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Most people just feel better after a walk in the woods or a jog through a city park. Research backs this up. People who spend more time in nature have lower rates of depression, healthier blood pressure, as well as improved eyesight, better pain control, enhanced immune function, and even lower mortality rates. As far as medicines go, it’s pretty low-cost and has few side-effects.

“Explicit time in nature is really, really important for humans,” says Christopher Minson, a professor of human physiology at the University of Oregon who studies the health benefits of green spaces. “It’s how we evolved.” 

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A growing movement aims to help doctors prescribe more nature to patients, but one barrier is figuring out how much nature to prescribe, as well as which patients lack regular exposure, and how to make sure they follow doctors’ orders.  So a team of researchers from around the U.S. have created new tracking and assessment technology to help collect data for research and measure individual stats for patients.

Time in nature is pretty low-cost and has few side-effects.

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One app called NatureScore quantifies the amount of nature available in a particular geography in the U.S and Canada, and another called NatureDose can measure the nature in your diet—how much time you spend outside and in greenspace. The apps were described in a new paper published in the American Journal of Health Promotion.

NatureScore integrates information from 30 different datasets about air pollution, tree cover, parks, roads, and street view images to come up with a score from zero to 100 that ranks how nature rich a particular geographical area is. Minson, co-author of the new paper, notes that some types of natural environments score lower than others. Beaches, for example, don’t do as well as green spaces.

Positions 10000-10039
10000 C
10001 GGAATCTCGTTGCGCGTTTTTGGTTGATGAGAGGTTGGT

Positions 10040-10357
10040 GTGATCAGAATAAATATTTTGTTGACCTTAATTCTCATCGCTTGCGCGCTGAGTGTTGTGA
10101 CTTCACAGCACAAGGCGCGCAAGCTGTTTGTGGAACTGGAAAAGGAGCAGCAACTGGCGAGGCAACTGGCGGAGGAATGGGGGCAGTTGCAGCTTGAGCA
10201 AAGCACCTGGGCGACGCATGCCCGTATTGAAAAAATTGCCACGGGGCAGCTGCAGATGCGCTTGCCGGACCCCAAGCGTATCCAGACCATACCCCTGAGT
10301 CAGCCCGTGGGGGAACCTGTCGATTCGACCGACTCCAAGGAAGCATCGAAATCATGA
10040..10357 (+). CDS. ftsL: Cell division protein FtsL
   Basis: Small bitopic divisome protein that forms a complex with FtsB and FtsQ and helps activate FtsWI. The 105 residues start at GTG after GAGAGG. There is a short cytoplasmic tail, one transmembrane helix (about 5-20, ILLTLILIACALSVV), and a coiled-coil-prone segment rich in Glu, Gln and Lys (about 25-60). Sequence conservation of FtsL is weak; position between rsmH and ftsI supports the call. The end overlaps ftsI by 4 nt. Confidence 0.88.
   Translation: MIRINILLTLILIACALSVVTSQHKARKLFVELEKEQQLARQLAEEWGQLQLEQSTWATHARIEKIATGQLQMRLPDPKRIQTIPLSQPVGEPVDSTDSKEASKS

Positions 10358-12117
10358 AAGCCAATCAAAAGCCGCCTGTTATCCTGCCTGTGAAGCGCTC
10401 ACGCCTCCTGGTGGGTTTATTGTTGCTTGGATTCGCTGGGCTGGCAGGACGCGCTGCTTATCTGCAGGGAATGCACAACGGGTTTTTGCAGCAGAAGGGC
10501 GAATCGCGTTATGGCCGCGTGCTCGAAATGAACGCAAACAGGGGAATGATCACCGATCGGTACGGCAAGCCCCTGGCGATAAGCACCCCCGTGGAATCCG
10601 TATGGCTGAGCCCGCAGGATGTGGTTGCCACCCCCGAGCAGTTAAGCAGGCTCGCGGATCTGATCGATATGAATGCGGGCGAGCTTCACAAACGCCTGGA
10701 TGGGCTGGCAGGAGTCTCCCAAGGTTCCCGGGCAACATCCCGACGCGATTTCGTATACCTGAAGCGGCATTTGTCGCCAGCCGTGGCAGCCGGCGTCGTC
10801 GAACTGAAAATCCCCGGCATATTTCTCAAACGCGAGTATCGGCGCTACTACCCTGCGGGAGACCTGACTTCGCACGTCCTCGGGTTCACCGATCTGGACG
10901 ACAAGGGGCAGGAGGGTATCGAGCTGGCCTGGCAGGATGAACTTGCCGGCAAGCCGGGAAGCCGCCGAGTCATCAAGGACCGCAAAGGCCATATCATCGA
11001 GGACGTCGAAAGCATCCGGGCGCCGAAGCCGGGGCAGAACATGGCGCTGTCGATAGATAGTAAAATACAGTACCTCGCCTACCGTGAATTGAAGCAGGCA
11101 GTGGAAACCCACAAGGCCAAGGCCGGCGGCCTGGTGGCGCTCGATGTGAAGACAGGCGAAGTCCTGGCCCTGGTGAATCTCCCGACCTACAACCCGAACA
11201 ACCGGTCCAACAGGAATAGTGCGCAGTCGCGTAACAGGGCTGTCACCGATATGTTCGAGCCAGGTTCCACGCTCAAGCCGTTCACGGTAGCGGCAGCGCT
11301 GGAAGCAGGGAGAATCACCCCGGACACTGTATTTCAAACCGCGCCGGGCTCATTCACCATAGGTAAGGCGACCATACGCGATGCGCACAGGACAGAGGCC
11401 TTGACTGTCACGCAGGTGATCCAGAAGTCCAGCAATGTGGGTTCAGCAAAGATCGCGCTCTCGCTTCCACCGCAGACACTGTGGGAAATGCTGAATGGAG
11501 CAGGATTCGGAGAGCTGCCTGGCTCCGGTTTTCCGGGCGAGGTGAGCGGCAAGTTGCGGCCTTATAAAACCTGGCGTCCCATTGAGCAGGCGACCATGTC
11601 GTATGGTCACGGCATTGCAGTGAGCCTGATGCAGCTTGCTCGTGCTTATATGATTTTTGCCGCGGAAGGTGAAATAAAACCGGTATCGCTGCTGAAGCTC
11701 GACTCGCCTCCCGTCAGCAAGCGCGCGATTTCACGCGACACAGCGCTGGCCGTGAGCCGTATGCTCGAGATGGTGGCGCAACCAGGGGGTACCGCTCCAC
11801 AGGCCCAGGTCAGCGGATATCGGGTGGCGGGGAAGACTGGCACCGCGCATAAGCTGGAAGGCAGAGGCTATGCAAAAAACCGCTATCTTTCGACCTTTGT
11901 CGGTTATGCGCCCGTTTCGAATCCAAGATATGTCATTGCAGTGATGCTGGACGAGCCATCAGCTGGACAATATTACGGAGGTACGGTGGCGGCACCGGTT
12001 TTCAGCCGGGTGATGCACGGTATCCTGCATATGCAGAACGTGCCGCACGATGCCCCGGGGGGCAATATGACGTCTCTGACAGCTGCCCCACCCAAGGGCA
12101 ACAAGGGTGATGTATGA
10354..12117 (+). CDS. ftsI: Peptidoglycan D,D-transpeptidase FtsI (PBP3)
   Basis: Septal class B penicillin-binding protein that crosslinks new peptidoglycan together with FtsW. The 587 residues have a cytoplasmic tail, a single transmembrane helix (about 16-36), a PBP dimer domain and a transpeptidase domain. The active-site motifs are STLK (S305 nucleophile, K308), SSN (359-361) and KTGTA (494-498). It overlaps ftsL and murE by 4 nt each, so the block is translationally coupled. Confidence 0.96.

“Right now, the science is saying that there’s something about green space, whether it’s the fractal patterns of nature that you see in trees, whether there are plants or soils that are releasing different chemicals that might be affecting us,” he says. “But quite a few studies have shown that beaches do not provide the same health benefits.”

The other tool, NatureDose, is a free app that passively monitors a person’s time spent indoors, outdoors, and in natural settings through the location of their smartphone. It can sense when someone is in a car versus riding a bike or jogging. The app also allows users to set a goal for time spent in nature each week, and has already been used in a number of nature-tracking health studies around the U.S. 

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When it comes to finding the best kind of natural environment, Minson recommends seeking out spaces filled with a diversity of plants. “The healthiest forests are the ones that have the most different types of trees,” he says. He likens the health benefits to food: there’s evidence that eating a diversity of foods leads to a healthier gut microbiome. “I think the same thing is true with nature.”

Maybe a few years from now, when you go in for a checkup, your doctor will give you a prescription for a walk in a local nature preserve alongside your drug Rx—or even instead of it.

Lead image: denayunebgt / Shutterstock

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